A 2017 article published in the journal Frontiers in Immunology reported on a series of cases of non-thyroidal illness syndrome caused by mold exposure.9 Nine women, ages 31–49 years old who had a history of mold exposure and a variety of symptoms compatible with NTIS were treated with levothyroxine. Levothyroxine is bioidentical T4 and is the standard of care in conventional thyroid hormone replacement therapy. They did not improve on the levothyroxine. In contrast, when the volunteers were prescribed T3 replacement therapy, all nine of them improved.

Should You Test Your Thyroid? 

If you struggle with symptoms that could indicate a thyroid problem, you may want to get tested. While many different things can cause these symptoms, the thyroid test is a common screen that is recommended as a routine test by some medical organizations.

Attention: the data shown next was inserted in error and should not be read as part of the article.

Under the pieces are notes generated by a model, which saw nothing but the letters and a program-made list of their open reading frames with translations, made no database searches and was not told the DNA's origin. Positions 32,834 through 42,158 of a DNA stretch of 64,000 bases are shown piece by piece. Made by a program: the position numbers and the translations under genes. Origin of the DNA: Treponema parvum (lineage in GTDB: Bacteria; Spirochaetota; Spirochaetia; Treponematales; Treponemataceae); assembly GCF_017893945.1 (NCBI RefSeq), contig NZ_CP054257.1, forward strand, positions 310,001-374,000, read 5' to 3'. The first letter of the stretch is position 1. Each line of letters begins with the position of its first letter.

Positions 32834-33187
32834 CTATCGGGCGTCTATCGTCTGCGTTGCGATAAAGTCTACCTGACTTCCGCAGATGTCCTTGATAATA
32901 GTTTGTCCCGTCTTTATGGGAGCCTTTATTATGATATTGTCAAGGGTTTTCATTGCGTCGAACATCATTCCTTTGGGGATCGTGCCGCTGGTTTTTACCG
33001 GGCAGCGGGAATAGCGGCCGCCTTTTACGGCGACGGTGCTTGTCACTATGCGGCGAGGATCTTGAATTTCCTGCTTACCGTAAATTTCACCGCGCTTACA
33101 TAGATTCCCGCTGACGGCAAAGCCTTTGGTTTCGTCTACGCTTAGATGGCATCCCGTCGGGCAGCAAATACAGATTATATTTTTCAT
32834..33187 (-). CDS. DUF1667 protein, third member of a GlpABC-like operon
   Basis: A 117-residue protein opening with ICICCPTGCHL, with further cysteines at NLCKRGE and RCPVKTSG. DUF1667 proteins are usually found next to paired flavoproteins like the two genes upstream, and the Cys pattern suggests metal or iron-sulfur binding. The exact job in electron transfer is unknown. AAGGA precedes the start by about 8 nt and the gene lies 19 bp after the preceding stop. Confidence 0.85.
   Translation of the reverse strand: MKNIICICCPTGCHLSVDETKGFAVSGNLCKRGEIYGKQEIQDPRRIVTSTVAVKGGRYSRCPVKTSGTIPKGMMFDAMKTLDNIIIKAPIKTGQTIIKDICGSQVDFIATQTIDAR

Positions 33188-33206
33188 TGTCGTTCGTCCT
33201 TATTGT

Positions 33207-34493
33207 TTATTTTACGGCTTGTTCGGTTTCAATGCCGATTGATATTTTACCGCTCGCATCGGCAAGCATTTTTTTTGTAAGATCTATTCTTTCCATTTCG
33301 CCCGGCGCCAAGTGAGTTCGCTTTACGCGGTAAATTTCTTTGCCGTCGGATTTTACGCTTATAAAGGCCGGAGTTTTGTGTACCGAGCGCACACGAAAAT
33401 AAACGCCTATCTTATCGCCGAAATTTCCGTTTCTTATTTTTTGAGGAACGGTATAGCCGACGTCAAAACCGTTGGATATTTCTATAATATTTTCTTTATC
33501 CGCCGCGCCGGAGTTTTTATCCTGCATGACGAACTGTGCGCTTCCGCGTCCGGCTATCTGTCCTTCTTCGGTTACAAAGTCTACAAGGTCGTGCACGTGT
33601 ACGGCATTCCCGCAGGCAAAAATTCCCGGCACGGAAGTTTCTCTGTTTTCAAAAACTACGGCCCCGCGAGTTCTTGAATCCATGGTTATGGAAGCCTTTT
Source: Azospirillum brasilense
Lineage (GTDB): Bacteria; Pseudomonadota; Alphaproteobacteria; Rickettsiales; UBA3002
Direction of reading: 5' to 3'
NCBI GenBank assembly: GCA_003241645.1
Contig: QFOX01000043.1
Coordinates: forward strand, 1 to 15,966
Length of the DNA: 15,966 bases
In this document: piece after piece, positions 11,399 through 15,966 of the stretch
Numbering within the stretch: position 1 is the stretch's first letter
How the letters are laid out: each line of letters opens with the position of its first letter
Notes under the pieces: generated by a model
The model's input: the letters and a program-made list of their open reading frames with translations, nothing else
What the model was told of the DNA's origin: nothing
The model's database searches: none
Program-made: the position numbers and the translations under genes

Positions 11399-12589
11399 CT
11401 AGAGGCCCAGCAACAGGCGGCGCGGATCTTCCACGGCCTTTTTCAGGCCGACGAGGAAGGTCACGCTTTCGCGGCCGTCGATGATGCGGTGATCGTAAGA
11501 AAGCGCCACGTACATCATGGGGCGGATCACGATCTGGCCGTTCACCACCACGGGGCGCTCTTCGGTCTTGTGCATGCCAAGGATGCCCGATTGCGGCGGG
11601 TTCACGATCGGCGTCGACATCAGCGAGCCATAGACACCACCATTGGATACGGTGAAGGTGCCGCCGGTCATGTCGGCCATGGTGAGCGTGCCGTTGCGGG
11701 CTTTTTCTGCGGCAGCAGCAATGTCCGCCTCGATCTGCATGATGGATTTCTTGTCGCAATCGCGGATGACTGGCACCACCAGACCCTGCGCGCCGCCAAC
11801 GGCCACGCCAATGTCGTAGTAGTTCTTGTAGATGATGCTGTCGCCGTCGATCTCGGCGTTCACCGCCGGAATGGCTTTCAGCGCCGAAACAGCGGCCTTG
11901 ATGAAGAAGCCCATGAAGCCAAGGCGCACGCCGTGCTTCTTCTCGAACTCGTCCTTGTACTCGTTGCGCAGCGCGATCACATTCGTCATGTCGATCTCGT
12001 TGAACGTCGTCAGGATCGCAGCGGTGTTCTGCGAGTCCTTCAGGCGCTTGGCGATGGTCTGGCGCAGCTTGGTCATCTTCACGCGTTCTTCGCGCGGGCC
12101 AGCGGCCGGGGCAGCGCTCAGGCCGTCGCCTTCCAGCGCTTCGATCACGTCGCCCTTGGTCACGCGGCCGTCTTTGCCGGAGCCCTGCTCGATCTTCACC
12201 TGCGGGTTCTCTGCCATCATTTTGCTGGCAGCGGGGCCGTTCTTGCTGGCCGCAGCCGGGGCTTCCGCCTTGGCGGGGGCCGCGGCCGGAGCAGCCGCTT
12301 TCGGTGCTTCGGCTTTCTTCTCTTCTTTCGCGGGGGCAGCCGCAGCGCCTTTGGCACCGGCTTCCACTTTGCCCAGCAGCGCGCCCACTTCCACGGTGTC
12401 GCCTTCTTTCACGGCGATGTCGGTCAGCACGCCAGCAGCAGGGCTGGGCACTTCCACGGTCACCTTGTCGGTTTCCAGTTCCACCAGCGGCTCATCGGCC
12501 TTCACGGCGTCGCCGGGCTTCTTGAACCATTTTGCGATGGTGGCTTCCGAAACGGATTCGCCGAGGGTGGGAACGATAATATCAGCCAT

The American Thyroid Association recommends all men and women aged 35 years and older should be screened every five years. The American Association of Clinical Endocrinologists recommends that older folks should be screened, especially women. The American Academy of Family Physicians recommends that people over 60 years old should be tested. And the American College of Physicians recommends that women over 50 who have symptoms that could indicate a thyroid problem should be screened.10

The bottom line is that if you believe your thyroid may be involved in what you’re experiencing, testing can provide valuable information to help you make important health decisions. 

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References